The Income Tax Appellate Tribunal (ITAT), Mumbai Bench ruled that the Assessment order sought to be revised does not suffer from error merely for the reason that PCIT does not agree with one of the possible views taken by AO.
The assessee, Tata Housing Development Company Limited is a real estate developer. The assessee filed its return of income for the assessment year 2014-15 declaring a total income of Rs.4,01,24,090. The assessee declared income from the business of real estate development as ‘Business Income’.
The Assessing Officer in scrutiny assessment proceedings made disallowance under section 36(1)(iii) and section 14A of the Act and determined the taxable income of the assessee as Rs.23,52,81,848 vide assessment order.
Thereafter, the PCIT invoked revisional jurisdiction under section 263 of the Act and issued a show-cause notice. The PCIT following the decision of Delhi High Court in the case of CIT vs. Ansal Housing Finance & Leasing Co. Ltd., held that notional rental income on vacant flats should have been added to the total income of the assessee by the Assessing Officer.
Since the Assessing Officer failed to consider this aspect, the assessment order is erroneous as well as prejudicial to the interest of revenue. Aggrieved by the order passed under section 263 of the Act, the assessee appealed before the Tribunal.
The two-member bench of Judicial Member, Manoj Kumar Aggarwal and Accountant Member, Vikas Awasthy in the light decision of the Supreme Court wherein it was held that where two views are possible and the Assessing Officer has taken one of the possible views to which CIT does not agree, this would not make the assessment order erroneous.
As per the provisions of section 263 of the Act can be invoked if the twin conditions mandated under the section are satisfied.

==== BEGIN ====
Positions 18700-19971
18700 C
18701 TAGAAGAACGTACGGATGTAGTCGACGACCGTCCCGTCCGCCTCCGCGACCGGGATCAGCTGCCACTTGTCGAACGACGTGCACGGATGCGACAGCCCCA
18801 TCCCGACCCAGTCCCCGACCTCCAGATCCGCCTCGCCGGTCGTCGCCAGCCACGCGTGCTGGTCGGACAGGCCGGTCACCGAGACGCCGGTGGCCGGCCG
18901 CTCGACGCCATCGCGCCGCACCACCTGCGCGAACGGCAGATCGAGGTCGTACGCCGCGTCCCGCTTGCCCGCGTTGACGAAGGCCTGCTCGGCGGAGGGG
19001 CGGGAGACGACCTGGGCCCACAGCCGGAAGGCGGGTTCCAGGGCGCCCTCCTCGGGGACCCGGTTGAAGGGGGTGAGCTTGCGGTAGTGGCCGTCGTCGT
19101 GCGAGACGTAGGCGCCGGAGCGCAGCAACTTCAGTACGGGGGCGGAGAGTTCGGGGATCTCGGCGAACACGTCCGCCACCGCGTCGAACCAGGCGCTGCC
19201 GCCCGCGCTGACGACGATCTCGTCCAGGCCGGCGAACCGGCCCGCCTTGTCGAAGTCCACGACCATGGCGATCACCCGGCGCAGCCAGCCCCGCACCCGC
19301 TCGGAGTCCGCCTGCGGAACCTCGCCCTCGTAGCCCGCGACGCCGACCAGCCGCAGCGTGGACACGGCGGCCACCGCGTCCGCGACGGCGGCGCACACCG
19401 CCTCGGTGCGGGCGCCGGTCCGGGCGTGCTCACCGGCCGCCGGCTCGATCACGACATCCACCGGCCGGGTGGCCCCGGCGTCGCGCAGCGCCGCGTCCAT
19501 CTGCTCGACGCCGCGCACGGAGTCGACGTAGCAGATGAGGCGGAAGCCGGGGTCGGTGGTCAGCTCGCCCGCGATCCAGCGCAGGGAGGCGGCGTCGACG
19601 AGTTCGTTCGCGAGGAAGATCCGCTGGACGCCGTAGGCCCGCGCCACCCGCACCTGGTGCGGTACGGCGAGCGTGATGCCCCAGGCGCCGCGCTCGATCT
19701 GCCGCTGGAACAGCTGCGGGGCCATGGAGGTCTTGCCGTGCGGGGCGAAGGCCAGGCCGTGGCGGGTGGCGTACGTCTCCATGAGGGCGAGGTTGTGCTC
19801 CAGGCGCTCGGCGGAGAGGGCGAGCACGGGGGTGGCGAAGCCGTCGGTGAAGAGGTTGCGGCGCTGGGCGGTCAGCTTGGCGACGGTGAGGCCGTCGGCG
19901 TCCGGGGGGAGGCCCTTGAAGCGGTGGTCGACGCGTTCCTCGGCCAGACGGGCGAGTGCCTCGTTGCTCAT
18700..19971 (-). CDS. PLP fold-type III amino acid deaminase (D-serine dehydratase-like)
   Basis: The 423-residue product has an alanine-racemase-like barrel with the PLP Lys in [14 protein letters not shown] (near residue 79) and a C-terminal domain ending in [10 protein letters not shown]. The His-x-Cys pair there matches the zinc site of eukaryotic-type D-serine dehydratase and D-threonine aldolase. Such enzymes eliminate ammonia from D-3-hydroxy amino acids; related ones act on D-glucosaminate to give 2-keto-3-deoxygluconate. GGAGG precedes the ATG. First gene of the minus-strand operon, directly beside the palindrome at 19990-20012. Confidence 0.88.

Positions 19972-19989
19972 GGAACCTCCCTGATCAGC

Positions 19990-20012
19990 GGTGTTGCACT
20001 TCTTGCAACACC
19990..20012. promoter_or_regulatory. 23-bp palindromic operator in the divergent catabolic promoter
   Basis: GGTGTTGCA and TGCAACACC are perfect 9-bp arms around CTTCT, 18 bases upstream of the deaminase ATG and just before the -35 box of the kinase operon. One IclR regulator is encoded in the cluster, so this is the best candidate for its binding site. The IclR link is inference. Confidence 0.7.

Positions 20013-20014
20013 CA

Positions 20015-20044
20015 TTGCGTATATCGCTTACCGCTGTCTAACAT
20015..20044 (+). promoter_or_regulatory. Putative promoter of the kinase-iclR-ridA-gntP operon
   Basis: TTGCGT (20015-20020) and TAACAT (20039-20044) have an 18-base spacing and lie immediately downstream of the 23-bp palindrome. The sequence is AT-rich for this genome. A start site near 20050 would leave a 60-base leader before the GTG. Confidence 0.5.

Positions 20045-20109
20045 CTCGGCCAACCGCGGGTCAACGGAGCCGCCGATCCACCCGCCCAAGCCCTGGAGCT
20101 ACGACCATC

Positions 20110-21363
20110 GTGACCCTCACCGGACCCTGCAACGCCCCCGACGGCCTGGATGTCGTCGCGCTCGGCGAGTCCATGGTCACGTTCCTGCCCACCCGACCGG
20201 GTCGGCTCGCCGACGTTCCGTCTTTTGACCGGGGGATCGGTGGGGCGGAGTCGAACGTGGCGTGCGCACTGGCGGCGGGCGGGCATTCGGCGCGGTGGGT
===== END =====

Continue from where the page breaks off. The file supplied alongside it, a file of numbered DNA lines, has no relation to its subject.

Firstly, the order of the Assessing Officer sought to be revised is erroneous.
Secondly, it is prejudicial to the interests of the revenue.
Therefore, the tribunal said that if any one of the two conditions is absent, the Commissioner of Income Tax cannot take recourse to section 263 of the Act.
The tribunal opined that the assessment order sought to be revised does not suffer from error as pointed by the PCIT. Merely for the reason that PCIT does not agree with one of the possible views taken by the Assessing Officer, would not make the assessment order erroneous. The PCIT has erred in invoking the provisions of section 263 of the Act, therefore, the impugned order is liable to be quashed.
“We may also like to add here that sub-section (5) to Section 23 has been inserted by the Finance Act, 2017 w.e.f. 01-4-2018, whereby the notional annual value of property/part of property held as stock-in-trade has been brought to tax subject to conditions specified in the newly inserted sub-section. The amendment is substantive in nature and hence, would be effective prospectively i.e. it would have no application in the impugned assessment year. Thus, no addition on account of notional rental value of the flats held as stock in trade by the assessee could have been made by the Assessing Officer in the impugned assessment year,” the tribunal said.